If you don't, you missed one of the more colorful periods of America's cultural history.
Nostalgic About the Thought Police?It's not to late to enjoy the afterglow of political correctness. Lists of words and phrases from the glory days of the thought police are online.
A small selection, with a mini-micro review for each:
- "A List of Politically Correct (PC) Terms" (Bored.com)
- Listed for laughs, this compilation is flawed, and (IMO) funny
- "Politically Incorrect Dictionary" (part of the Newspeak Dictionary - as of today, over 2,000,000 thought criminals served)
- Takes the Orwellian aspects of politically correctness rather seriously
- Features a quite short list of PC terms
- "Politically Correct Terms & Phrases"
(Joke Break, PageTutor.com)
- The most comprehensive list of the lot
- Includes terms which I remember from the seventies and eighties, which do not appear in the other two - like
- "Animal companion" for "pet"
- "Legalized rape" for "marriage"
- Is opinionated
- "Politically correct" for "rude"
- Needs to be taken with a grain of salt
- Puts opinion, sarcasm, and straightforward records in one list
Criticism of the Word Police - in The New York TimesI think a sign that political correctness has been recognized as an alternatively relevant philosophy is that The New York Times published a cautiously critical article on the subject. Almost 15 years ago.
I found it, after stumbling across this letter to the editor:
"Advancing The Gender-Neutral"
The New York Times (February 7, 1993)
"To the Editor:
"Brava to Ms. Kakutani for her informative and insightful article on politically correct word usage. I have not read the dic(Jane?)tionaries that Ms. Kakutani mentioned, but found the excerpts she cited most interesting. Let us do away with such obviously offensive terms as 'bull market'...."
Michiko Kakutani's article:
"The Word Police"
The New York Times (January 31, 1993)
" THIS month's inaugural festivities, with their celebration, in Maya Angelou's words, of "humankind" -- "the Asian, the Hispanic, the Jew/ The African, the Native American, the Sioux,/ The Catholic, the Muslim, the French, the Greek/ The Irish, the Rabbi, the Priest, the Sheik,/ The Gay, the Straight, the Preacher,/ The privileged, the homeless, the Teacher" -- constituted a kind of official embrace of multiculturalism and a new politics of inclusion.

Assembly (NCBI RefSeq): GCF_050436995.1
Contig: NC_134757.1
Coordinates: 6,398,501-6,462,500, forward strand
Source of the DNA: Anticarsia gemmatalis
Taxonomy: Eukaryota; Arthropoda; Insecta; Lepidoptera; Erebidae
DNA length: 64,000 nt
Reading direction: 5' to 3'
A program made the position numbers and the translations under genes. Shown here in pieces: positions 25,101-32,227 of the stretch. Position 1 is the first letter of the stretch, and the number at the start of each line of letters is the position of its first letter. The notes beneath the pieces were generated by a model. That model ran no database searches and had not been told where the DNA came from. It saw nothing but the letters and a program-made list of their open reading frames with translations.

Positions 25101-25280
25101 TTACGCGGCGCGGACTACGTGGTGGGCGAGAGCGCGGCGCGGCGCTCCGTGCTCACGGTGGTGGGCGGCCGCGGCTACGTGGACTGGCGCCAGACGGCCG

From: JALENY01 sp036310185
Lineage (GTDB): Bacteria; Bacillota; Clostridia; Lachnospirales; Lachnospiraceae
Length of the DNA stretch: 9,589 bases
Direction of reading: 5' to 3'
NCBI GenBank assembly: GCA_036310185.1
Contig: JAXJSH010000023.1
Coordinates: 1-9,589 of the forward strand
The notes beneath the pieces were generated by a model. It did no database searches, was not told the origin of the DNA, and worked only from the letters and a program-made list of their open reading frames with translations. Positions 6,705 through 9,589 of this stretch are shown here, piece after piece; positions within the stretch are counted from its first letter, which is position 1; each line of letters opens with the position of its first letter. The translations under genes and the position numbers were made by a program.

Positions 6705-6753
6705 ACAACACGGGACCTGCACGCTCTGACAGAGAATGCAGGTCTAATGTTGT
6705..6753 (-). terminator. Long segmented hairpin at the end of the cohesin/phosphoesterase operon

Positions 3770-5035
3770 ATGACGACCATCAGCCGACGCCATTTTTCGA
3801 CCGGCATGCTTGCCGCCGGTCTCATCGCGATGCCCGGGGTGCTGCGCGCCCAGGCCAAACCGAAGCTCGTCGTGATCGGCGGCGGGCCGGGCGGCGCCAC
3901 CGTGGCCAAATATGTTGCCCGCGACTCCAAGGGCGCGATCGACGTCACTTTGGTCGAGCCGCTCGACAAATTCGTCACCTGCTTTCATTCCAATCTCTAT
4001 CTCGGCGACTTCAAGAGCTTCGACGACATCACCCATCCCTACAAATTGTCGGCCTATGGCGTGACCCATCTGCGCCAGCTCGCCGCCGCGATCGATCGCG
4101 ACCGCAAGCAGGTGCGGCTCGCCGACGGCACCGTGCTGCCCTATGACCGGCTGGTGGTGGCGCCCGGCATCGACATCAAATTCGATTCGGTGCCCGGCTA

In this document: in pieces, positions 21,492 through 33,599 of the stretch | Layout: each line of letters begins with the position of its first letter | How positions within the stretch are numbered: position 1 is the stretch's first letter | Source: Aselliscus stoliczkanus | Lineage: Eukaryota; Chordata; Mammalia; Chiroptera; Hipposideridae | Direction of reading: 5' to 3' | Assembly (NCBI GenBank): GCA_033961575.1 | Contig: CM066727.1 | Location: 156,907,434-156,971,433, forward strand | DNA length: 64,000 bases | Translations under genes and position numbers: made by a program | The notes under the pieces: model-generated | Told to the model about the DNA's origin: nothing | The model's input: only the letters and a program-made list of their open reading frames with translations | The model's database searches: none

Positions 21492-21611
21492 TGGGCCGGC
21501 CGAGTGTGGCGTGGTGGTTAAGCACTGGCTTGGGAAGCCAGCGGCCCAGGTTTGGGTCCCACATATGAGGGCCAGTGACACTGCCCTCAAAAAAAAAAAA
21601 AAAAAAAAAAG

"The mood of political correctness, however, has already made firm inroads into popular culture. Washington boasts a store called Politically Correct that sells pro-whale, anti-meat, ban-the-bomb T-shirts, bumper stickers and buttons, as well as a local cable television show called "Politically Correct Cooking" that features interviews in the kitchen with representatives from groups like People for the Ethical Treatment of Animals.
"The Coppertone suntan lotion people are planning to give their longtime cover girl, Little Miss (Ms?) Coppertone, a male equivalent, Little Mr. Coppertone. And even Superman (Superperson?) is rumored to be returning this spring, reincarnated as four ethnically diverse clones: an African-American, an Asian, a Caucasian and a Latino...."
"...For the dedicated user of politically correct language, all these rules can make for some messy moral dilemmas. Whereas "battered wife" is a gender-biased term, the gender-free term 'battered spouse,' Ms. Maggio notes, incorrectly implies 'that men and women are equally battered.'..."
As the song said, "...the times they are a-changin'."
I ran across some of these pages while doing research and Web surfing recently. In the interests of bringing these gems from the wonderfully weird world of human nature to your attention, I wrote this post, and "Now there are Two "Heroes of the Hudson " (January 31, 2009).